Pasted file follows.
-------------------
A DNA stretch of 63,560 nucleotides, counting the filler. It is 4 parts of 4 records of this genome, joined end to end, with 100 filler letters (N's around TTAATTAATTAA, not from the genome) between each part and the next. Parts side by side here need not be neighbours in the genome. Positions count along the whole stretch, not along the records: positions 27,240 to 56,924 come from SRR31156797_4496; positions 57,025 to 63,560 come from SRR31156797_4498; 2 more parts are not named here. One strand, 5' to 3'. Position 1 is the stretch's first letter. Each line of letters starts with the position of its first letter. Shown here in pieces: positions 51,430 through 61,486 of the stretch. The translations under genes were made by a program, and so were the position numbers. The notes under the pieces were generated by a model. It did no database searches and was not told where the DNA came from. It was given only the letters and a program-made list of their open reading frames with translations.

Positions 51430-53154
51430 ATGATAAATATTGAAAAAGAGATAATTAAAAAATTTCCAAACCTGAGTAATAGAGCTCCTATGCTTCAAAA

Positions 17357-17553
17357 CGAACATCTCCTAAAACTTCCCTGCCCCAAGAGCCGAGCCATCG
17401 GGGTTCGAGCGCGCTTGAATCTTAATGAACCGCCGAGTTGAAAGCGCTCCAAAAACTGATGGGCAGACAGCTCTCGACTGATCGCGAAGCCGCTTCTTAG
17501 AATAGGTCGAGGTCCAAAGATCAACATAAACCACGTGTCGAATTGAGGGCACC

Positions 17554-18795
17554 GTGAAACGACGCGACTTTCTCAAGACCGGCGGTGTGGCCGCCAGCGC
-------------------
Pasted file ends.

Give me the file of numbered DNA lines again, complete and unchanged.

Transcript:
A DNA stretch of 63,560 nucleotides, counting the filler. It is 4 parts of 4 records of this genome, joined end to end, with 100 filler letters (N's around TTAATTAATTAA, not from the genome) between each part and the next. Parts side by side here need not be neighbours in the genome. Positions count along the whole stretch, not along the records: positions 27,240 to 56,924 come from SRR31156797_4496; positions 57,025 to 63,560 come from SRR31156797_4498; 2 more parts are not named here. One strand, 5' to 3'. Position 1 is the stretch's first letter. Each line of letters starts with the position of its first letter. Shown here in pieces: positions 51,430 through 61,486 of the stretch. The translations under genes were made by a program, and so were the position numbers. The notes under the pieces were generated by a model. It did no database searches and was not told where the DNA came from. It was given only the letters and a program-made list of their open reading frames with translations.

Positions 51430-53154
51430 ATGATAAATATTGAAAAAGAGATAATTAAAAAATTTCCAAACCTGAGTAATAGAGCTCCTATGCTTCAAAA

Positions 17357-17553
17357 CGAACATCTCCTAAAACTTCCCTGCCCCAAGAGCCGAGCCATCG
17401 GGGTTCGAGCGCGCTTGAATCTTAATGAACCGCCGAGTTGAAAGCGCTCCAAAAACTGATGGGCAGACAGCTCTCGACTGATCGCGAAGCCGCTTCTTAG
17501 AATAGGTCGAGGTCCAAAGATCAACATAAACCACGTGTCGAATTGAGGGCACC

Positions 17554-18795
17554 GTGAAACGACGCGACTTTCTCAAGACCGGCGGTGTGGCCGCCAGCGC